WASHINGTON – Trump administration officials criticized the UN Relief and Works Agency on Sunday, characterizing the aid body as a fundamentally flawed, cashstrapped organization hampering Palestinian growth.

The mandate of the UN agency, which provides assistance to the descendants of refugees from 1940s Mandate Palestine, “has perpetuated and exacerbated the refugee crisis,” a senior administration official told The Jerusalem Post, “and must be changed so the Palestinian people can reach their full potential.”

US President Donald Trump ordered a review and partial suspension of aid to UNRWA in January of this year, when several of his top officials privately questioned the purpose of the organization, according to e-mails obtained by Foreign Policy last week.

One of those e-mails showed Jared Kushner, the president’s son-in-law and senior adviser, calling UNRWA “corrupt,” “inefficient” and unhelpful in their pursuit of peace.

“The US policy regarding UNRWA has been under frequent evaluation and internal discussion. The administration will announce its policy on UNRWA in due course,” the administration official said. “UNRWA’s financial situation has been unsustainable for a long time, and for years we have voiced the need for UNRWA to seek out new voluntary funding streams, increase financial burden- sharing among donors, and find ways to reduce expenditures.”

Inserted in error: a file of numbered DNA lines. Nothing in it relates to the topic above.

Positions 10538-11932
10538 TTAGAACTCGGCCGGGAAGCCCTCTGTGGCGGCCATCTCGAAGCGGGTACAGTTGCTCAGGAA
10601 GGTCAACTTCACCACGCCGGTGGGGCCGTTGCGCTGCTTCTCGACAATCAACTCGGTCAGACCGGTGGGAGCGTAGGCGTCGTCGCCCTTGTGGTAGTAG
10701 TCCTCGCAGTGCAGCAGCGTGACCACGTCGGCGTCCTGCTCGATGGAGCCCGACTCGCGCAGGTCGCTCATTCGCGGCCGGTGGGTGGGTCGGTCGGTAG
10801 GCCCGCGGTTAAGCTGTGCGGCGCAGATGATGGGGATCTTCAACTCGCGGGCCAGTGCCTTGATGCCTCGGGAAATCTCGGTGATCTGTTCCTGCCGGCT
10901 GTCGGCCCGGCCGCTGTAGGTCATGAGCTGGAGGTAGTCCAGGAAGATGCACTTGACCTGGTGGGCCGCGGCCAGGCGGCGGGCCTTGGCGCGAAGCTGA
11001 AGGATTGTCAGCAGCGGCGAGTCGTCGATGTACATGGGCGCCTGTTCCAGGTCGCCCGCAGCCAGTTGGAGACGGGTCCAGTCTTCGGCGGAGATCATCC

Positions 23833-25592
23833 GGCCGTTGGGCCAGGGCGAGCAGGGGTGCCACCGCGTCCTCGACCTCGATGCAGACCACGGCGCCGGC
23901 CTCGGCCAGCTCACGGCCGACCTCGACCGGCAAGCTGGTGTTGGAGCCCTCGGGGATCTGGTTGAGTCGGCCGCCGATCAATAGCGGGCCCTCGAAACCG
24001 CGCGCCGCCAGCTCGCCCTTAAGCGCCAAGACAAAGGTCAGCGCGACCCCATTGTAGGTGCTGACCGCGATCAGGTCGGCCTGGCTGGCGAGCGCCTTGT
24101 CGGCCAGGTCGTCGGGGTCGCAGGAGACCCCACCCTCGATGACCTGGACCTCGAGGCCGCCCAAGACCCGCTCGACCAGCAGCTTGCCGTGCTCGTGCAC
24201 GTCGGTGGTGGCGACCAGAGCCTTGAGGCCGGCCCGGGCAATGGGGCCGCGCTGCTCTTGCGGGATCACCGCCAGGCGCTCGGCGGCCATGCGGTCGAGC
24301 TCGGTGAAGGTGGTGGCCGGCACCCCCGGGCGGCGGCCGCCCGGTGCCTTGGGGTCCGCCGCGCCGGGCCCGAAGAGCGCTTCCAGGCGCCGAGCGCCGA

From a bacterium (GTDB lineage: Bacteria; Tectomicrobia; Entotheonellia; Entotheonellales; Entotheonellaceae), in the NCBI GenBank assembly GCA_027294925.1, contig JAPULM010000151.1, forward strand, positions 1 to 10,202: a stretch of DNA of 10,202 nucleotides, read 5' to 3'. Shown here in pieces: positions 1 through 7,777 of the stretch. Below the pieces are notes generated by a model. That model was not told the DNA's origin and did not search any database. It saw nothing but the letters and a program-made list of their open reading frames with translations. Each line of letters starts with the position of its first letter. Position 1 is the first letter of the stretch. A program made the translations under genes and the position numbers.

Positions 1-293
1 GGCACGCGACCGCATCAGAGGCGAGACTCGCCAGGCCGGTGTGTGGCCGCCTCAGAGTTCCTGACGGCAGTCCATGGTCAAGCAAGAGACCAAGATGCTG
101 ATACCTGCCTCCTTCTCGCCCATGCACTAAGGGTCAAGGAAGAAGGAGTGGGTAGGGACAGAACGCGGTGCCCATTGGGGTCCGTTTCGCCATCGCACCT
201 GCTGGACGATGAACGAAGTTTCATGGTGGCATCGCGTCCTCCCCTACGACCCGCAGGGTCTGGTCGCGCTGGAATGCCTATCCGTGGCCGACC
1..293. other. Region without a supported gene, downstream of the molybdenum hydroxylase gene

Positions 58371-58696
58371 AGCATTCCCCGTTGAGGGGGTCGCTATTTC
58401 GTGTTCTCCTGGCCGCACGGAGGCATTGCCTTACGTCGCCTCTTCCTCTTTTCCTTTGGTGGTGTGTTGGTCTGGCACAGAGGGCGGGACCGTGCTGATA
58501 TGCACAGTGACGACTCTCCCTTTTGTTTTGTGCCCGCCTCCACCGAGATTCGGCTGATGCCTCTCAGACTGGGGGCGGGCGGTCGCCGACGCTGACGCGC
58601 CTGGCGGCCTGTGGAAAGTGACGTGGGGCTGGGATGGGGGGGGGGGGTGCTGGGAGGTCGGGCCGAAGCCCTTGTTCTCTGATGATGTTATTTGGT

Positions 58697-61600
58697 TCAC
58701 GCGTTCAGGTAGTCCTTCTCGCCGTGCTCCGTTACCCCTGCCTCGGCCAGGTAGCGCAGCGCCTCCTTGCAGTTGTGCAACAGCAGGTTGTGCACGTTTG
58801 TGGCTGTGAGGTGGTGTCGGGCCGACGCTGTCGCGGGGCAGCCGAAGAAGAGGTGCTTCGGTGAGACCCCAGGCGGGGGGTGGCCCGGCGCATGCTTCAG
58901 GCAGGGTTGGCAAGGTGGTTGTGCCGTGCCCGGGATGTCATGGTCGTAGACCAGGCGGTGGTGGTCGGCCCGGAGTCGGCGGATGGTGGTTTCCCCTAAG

Palestinian Authority officials claim Kushner and his team seek to delegitimize the narrative of Palestinian refugees, who wish to return to modern-day Israel after the founding of a separate Palestinian state.

The Israeli government, which has long criticized UNRWA, insists it will never recognize Palestinians’ “right of return.” They claim the negotiating position is in fact a strategy to create two Arab states – an Arab state of Israel and an Arab state of Palestine – by flooding the Jewish state with generations of Palestinians far removed from the initial wars of independence.

UNRWA has been a target of congressional Republicans for years and is currently the subject of two draft bills originating in the House and Senate.

The premise of both would be to take away funding from the agency, which relies on US assistance.